Strangers Onstage: Asia, America, Theatre, and Performance

by Esther Kim Lee The Journal of American Drama and Theatre Volume 28, Number 1 (Winter 2016) ISNN 2376-4236 ©2016 by Martin E. Segal Theatre Center When I was writing my dissertation in the late 1990s, I would tell anyone who would ask that my topic was Asian American theatre. […]

Transgressive Engagements: The Here and Now of Queer Theatre Scholarship

by Jordan Schildcrout The Journal of American Drama and Theatre Volume 28, Number 1 (Winter 2016) ISNN 2376-4236 ©2016 by Martin E. Segal Theatre Center I consider it a sign of the vibrancy of queer theatre scholarship that publications over the past few years contain a greater variety of subjects, […]

Musical Theatre Studies

by Stacy Wolf The Journal of American Drama and Theatre Volume 28, Number 1 (Winter 2016) ISNN 2376-4236 ©2016 by Martin E. Segal Theatre Center Musical Theatre Studies, whose presence as a viable academic field is not much more than a decade old, is spreading out in all directions of […]

Thinking about Temporality and Theatre

by Maurya Wickstrom The Journal of American Drama and Theatre Volume 28, Number 1 (Winter 2016) ISNN 2376-4236 ©2016 by Martin E. Segal Theatre Center Over the past couple of years, I have been increasingly taken with the question of temporality. Giorgio Agamben writes in Infancy and History that: Every conception […]

Slavery, Murder, and an American Tragedy

Susan Kattwinkel, Editor   American Tragedian: The Life of Edwin Booth By Daniel J. Watermeier Reviewed by Karl Kippola   The Captive Stage: Performance and the Proslavery Imagination of the Antebellum North By Douglas A. Jones, Jr. Reviewed by Beck Holden   Murder Most Queer: The Homicidal Homosexual in the […]

Editorial Comment

In JADT’s inaugural issue co-editors Vera Mowry Roberts and Walter J. Meserve declared their intentions for launching the fledgling journal, stating: “our aim is to promote research on American playwrights, American plays, and American theatre, and to encourage the thoughtful contemplation that will lead to a more enlightened understanding of […]

Star Struck!: The Phenomenological Affect of Celebrity on Broadway

During the spring of 2013, Nora Ephron’s play Lucky Guy played to sold out houses recouping its producers’ initial investment of $3.6 million after a mere eight weeks, a remarkable feat for a Broadway drama. Whereas most successes on the Great White Way are splashy musicals with high production values […]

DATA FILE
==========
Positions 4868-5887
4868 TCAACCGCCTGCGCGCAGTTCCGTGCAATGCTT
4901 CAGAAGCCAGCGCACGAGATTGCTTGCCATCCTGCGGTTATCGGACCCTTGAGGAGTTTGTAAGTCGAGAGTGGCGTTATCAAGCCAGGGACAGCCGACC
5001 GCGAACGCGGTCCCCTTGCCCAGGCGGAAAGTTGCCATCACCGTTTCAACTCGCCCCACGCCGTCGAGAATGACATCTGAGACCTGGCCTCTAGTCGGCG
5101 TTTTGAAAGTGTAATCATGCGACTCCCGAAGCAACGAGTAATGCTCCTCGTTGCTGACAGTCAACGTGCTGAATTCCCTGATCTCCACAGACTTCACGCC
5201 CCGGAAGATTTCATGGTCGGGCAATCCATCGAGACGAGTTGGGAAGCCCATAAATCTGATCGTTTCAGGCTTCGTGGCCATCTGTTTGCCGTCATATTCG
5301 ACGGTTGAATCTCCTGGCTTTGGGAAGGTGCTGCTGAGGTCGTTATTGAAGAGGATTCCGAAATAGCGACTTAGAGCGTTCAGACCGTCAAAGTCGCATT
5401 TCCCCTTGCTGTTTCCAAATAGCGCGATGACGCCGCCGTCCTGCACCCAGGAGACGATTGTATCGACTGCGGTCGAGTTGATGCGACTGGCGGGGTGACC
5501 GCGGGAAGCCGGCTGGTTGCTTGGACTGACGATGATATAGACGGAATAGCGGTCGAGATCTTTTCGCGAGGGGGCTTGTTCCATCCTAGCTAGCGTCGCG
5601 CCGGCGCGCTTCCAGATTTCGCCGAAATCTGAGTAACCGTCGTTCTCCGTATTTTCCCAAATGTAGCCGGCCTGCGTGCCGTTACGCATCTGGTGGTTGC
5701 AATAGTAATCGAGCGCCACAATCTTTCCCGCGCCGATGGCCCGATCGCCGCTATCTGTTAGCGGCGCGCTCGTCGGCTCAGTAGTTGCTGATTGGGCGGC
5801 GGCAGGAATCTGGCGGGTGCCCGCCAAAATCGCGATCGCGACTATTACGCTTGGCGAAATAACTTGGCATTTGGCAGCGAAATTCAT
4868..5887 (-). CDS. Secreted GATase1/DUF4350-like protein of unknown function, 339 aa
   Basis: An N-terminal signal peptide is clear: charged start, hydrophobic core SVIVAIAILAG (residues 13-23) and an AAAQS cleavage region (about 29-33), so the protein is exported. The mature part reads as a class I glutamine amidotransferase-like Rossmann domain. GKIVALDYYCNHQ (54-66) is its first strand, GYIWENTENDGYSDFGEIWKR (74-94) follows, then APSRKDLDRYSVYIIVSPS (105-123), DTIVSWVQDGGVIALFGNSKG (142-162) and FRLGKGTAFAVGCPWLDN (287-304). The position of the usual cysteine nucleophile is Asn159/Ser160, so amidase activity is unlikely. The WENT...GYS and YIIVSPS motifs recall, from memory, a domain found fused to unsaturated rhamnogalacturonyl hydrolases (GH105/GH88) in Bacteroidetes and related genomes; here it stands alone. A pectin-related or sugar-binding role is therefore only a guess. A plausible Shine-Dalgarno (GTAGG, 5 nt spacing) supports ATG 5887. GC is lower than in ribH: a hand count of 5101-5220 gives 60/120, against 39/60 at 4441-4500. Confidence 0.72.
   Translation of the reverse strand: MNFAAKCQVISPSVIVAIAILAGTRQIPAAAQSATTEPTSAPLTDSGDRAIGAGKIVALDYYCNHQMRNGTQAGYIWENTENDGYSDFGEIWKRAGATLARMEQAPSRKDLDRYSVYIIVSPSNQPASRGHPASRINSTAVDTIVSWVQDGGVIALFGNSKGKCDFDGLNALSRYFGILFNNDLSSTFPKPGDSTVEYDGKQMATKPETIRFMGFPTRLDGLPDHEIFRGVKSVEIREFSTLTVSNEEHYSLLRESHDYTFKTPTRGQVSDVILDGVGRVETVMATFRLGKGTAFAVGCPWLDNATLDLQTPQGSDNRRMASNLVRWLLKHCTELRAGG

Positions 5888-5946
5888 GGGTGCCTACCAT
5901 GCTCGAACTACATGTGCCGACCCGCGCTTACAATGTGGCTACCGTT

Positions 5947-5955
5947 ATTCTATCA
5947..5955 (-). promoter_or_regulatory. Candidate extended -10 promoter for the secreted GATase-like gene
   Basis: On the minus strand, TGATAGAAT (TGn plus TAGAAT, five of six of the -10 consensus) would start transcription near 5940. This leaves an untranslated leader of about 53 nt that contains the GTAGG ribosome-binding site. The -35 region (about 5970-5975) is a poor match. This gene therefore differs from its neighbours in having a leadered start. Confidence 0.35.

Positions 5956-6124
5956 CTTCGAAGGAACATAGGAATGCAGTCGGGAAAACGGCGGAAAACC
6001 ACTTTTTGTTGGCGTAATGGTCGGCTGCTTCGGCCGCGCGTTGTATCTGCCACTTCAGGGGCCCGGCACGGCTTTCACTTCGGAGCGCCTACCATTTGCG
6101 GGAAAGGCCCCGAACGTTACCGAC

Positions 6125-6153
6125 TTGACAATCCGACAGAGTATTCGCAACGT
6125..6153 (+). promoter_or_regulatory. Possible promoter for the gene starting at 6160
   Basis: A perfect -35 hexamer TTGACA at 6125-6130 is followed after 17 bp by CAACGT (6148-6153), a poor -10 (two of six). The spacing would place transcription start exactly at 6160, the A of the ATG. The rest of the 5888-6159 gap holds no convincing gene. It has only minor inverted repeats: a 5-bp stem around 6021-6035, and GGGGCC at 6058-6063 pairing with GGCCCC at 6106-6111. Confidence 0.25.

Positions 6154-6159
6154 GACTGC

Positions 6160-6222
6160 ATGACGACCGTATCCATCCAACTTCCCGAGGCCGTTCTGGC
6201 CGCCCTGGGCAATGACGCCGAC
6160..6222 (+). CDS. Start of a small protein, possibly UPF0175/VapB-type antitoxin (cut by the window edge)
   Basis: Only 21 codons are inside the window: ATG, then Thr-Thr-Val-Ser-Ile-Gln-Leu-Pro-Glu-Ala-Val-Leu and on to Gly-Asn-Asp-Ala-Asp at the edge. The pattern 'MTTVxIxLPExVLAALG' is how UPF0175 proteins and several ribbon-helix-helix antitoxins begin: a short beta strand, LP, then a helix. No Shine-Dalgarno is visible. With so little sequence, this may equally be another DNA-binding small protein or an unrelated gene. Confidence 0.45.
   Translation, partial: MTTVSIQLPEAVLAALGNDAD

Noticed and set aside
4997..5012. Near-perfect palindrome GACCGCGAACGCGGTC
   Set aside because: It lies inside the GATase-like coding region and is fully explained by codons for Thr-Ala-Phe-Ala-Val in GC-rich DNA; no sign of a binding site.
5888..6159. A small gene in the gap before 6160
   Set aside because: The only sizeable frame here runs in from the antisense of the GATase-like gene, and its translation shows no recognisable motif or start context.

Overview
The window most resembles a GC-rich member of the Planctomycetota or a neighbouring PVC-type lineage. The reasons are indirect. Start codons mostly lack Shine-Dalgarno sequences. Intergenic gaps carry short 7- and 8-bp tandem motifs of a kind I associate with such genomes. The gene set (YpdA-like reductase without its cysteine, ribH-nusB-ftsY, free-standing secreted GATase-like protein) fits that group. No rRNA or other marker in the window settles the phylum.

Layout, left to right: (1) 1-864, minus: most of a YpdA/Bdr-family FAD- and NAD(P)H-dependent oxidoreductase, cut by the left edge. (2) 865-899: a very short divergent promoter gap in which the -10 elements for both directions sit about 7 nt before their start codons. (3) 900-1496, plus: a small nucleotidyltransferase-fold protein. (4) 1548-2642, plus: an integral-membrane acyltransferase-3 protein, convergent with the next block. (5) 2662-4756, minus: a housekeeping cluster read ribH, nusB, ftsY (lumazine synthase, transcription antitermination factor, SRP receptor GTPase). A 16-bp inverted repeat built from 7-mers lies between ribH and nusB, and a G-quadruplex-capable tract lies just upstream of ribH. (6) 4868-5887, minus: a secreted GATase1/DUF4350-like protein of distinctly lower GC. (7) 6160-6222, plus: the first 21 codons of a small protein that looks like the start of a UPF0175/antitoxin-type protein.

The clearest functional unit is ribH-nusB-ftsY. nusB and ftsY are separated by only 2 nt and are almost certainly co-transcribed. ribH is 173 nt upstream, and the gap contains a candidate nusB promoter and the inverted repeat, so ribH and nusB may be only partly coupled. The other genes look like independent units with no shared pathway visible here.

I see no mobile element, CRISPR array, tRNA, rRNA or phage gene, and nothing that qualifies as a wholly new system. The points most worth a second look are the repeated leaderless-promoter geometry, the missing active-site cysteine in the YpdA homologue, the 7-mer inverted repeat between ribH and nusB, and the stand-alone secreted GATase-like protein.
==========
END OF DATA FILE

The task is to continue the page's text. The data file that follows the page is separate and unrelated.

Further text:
Book Reviews

Starting in Winter 2016, The Journal of American Drama and Theatre will be publishing book reviews of publications relevant to the journal’s mission. If you know of a publication appropriate for review, please send the information to current book review editor Susan Kattwinkel at A list of books received […]

Arthur Miller: Reception and Influence in China

Arthur Miller is one of the most influential contemporary American playwrights after Eugene O’Neill. In the 1940s and 1950s, he rose to fame with All My Sons, Death of a Salesman, The Crucible and other social problem plays. Since 1949, Death of a Salesman has been performed continually on Broadway and […]

West of Broadway: the Rockefeller Foundation and American Theatre in the 1930s

Given its historic role as one of the leading institutions in American philanthropy, perhaps it is not surprising that the Rockefeller Foundation (RF) was among the first American foundations to experiment with arts funding.[1] Better known are the efforts of the Carnegie Corporation of New York, which provided support for […]

Introduction (JADT 27.2, 2015)

In its almost 30-year history, the American Theatre and Drama Society (ATDS) has championed the study of theatre and drama in the United States, in all its wide-ranging traditions, numerous histories, and myriad forms. The organization has, along the way, sought to interrogate the constantly shifting notion of what constitutes […]

Capable Hands: The Myth of American Independence in D.W. Gregory’s The Good Daughter

From 1892 until 1954, Ellis Island was the gateway for immigrants seeking American citizenship. Over twelve million individuals passed through the federal immigration station, underwent rushed and haphazard examinations, and eventually entered the country. Many had their names changed and ethnicities homogenized. But many thousands more were rejected for various […]

Visibly White: Realism and Race in Appropriate and Straight White Men

Dead white males. This oft-cited phrase encapsulates the ongoing project of dismantling the privileged monopoly that white men have historically held over the formation of an artistic canon and cultural tradition. In the field of American drama, Eugene O’Neill, Tennessee Williams, and Arthur Miller (despite significant differences among their work) […]